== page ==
Energy efficient roofing options for home.
  • Category:
    Home Energy Savings
  • Published:
    April 7, 2017
  • Updated:
    July 6, 2022

Energy-Efficient Roofing Options for Your Home

There are lots of choices you must make as a homeowner. Some of these choices are small and easy to make, while others require some careful thought and research. For example, one of the larger decisions that a homeowner must make is which type of roofing to have installed on their home.

Whether you’re choosing an energy-efficient roof for a newly constructed home or upgrading your current roof with energy-efficient roofing materials, you’ll find that there are several types of residential roofs that can help you cut home energy consumption. Before making an investment, it’s best to weigh your options and consider the various factors that could influence your decision.

What is considered energy-efficient roofing?

For a roofing system to be considered energy-efficient, it has to reduce the energy consumption of the building or structure it covers. This is accomplished by reflecting sunlight, which reduces the need for air conditioning within the building, in turn conserving energy.

Each roofing material has a different level of energy efficiency, which is measured using the Solar Reflectance Index, or SRI. The SRI assesses a roof’s ability to reflect sunlight and release any heat that gets absorbed. An SRI rating is then assigned to the material, which is a single number between 0 and 100. The higher the SRI rating, the better the material is at reflecting heat and saving energy.

In order to be ENERGY STAR® certified, a low-sloped roof must have an initial SRI rating of at least 65 and an SRI rating of at least 50 after three years of use. Steep-sloped roofs have different specifications and are required to have at least 25 SRI initially and a minimum of 15 SRI after three years.

Common types of residential roofs and their SRI ratings

There are a number of energy-efficient roofing materials that are appropriate for residential properties, such as ENERGY STAR® shingles and metal roofing. Each of these roofing materials has a different SRI rating, meaning they vary in their ability to reflect heat. They also have a distinct look and set of features that may be best suited for a particular climate.

For example, certain types of energy-efficient roofing shingles are more effective in areas with cooler weather, while others are designed to withstand the heat of dry, sunny climates. In order to determine which type of residential roof would be most appropriate for your home, it’s important to consider each kind of energy-efficient roofing material, their SRI ratings, and the benefits they offer.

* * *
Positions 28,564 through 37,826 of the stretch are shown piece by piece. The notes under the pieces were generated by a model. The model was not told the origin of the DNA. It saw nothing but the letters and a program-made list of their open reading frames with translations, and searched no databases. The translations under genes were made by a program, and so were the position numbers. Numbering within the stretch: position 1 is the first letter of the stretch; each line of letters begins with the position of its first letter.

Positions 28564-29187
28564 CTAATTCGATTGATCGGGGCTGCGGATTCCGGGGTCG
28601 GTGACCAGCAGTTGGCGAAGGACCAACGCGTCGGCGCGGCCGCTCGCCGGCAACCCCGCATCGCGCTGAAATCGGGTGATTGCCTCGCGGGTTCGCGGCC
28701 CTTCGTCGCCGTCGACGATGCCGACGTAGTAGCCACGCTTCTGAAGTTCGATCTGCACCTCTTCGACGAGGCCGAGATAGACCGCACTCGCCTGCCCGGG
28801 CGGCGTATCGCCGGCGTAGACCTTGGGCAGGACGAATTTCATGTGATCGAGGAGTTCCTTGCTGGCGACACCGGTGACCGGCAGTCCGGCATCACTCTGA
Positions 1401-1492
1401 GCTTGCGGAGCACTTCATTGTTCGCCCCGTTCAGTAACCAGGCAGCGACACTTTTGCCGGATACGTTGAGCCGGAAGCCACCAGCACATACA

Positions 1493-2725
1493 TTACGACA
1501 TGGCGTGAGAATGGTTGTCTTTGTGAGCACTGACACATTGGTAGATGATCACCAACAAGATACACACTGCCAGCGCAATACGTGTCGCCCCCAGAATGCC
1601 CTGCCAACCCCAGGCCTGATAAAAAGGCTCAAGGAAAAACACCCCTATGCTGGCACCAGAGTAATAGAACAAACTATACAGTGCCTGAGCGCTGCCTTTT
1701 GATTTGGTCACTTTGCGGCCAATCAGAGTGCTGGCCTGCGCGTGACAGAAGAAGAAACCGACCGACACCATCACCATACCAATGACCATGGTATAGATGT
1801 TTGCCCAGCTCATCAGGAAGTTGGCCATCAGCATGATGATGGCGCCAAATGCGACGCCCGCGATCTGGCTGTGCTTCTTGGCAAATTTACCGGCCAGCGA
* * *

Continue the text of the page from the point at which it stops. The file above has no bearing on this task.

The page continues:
Top 5 energy-efficient roofing options that maximize savings

Energy efficient roofing options.

When it comes to choosing a new roof, it’s easy to feel overwhelmed by the number of options available. That’s why it helps to go into your search knowing which type of roof is the most energy-efficient. Keep reading to learn more about various types of residential roofs, what their SRI ratings are, and how they compare.

1. Tile roofing

Tile roofs are energy-efficient for several reasons, the first one being their design. When tile roofs are laid, the individual tiles overlap with one another, creating channels. These channels provide insulation and allow for increased air circulation, which improves efficiency. Additionally, tile roofs can be made from either concrete or clay, which are both effective at releasing any heat that gets absorbed.

The SRI rating for tile roofs will vary depending on factors such as the material that’s used, the color of the tiles, and the shape of the roof. For example, the average SRI value of a steep-sloped roof made from clay tiles ranges from 41-58 SRI, while steep-sloped roofs made from concrete tiles have an average rating of 14-72 SRI.

2. Metal roofing

There are plenty of options when it comes to metal roofing, with different shapes, substrates, and colors to choose from. Generally, metal roofs are made from either steel or aluminum, which are both well-suited for reflecting sunlight. Metal roofing is also one of the most sustainable roofing options, as the metal can be recycled and reused in new products.

When it comes to the SRI rating for metal roofs, the number will vary based on the metals that are used and the coatings that are applied. For example, a metal roof made from galvanized steel has an average rating of 46 SRI, whereas metal roofs made from aluminum have an average rating of 56 SRI. If a cool white coating is applied, the SRI value of a metal roof can increase to an average of 71-82 SRI.

Pros and cons of energy-efficient metal roofing

Pros and cons of metal roofing.

Metal is an energy-efficient roofing material that’s also known to be long-lasting, with an average lifespan of over 50 years. However, there are both pros and cons of metal roofing to take into consideration.

Pros of metal roofing:

  • Fire-resistant
  • Highly reflective
  • Lightweight
  • Long-lasting
  • Recyclable

Cons of metal roofing:

  • Noisy
  • Easily dented or damaged
  • Harder to replace single sections of roofing
  • Expands and contracts with temperature changes

3. Asphalt shingles

Asphalt shingles are one of the most common types of residential roofs, likely due to their affordability. Though they’re traditionally not the most energy-efficient roofing option, some asphalt shingles are made with special reflective granules that limit heat absorption and promote sun reflection. When shopping for asphalt shingles, look for products that include these coated granules in order to improve your home’s efficiency.